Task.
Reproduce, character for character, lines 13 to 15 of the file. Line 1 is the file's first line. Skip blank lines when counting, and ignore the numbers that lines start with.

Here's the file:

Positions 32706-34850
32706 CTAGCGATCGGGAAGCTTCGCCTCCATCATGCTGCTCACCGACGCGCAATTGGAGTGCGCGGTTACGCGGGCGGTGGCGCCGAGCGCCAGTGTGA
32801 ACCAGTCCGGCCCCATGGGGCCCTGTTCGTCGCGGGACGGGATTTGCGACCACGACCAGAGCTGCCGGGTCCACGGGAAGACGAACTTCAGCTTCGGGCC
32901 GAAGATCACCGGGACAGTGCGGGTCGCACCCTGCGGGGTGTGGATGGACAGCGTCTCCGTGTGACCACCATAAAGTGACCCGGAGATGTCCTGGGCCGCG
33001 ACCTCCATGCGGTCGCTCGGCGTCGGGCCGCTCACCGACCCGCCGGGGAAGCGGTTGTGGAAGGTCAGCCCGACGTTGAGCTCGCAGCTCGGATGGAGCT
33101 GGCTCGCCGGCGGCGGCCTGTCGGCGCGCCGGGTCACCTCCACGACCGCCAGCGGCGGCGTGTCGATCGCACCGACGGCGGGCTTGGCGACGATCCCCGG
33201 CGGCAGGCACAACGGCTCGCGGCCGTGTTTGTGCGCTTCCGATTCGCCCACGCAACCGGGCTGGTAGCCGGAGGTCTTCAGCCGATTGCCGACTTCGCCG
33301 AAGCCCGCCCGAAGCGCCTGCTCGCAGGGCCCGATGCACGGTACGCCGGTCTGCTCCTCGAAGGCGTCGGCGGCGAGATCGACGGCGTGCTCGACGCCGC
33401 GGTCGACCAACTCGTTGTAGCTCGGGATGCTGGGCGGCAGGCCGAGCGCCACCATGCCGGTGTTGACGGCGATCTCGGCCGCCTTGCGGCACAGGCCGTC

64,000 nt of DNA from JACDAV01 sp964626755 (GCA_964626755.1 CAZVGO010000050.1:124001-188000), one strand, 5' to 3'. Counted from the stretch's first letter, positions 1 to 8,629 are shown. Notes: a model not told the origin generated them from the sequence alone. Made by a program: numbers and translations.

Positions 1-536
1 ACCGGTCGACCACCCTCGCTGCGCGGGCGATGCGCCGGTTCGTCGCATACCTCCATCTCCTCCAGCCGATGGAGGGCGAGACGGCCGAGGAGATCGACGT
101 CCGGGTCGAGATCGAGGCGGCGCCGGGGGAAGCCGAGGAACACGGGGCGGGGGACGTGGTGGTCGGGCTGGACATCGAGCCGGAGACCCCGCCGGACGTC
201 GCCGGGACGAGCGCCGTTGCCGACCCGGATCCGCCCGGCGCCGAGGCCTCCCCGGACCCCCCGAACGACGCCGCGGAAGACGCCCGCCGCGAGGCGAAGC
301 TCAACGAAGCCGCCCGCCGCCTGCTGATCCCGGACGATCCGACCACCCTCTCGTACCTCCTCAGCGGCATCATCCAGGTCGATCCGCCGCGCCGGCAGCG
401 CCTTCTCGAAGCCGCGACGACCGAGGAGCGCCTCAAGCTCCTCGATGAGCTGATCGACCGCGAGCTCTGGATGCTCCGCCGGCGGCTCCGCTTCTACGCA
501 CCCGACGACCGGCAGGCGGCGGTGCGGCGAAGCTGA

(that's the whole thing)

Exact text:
101 CCGGGTCGAGATCGAGGCGGCGCCGGGGGAAGCCGAGGAACACGGGGCGGGGGACGTGGTGGTCGGGCTGGACATCGAGCCGGAGACCCCGCCGGACGTC
201 GCCGGGACGAGCGCCGTTGCCGACCCGGATCCGCCCGGCGCCGAGGCCTCCCCGGACCCCCCGAACGACGCCGCGGAAGACGCCCGCCGCGAGGCGAAGC
301 TCAACGAAGCCGCCCGCCGCCTGCTGATCCCGGACGATCCGACCACCCTCTCGTACCTCCTCAGCGGCATCATCCAGGTCGATCCGCCGCGCCGGCAGCG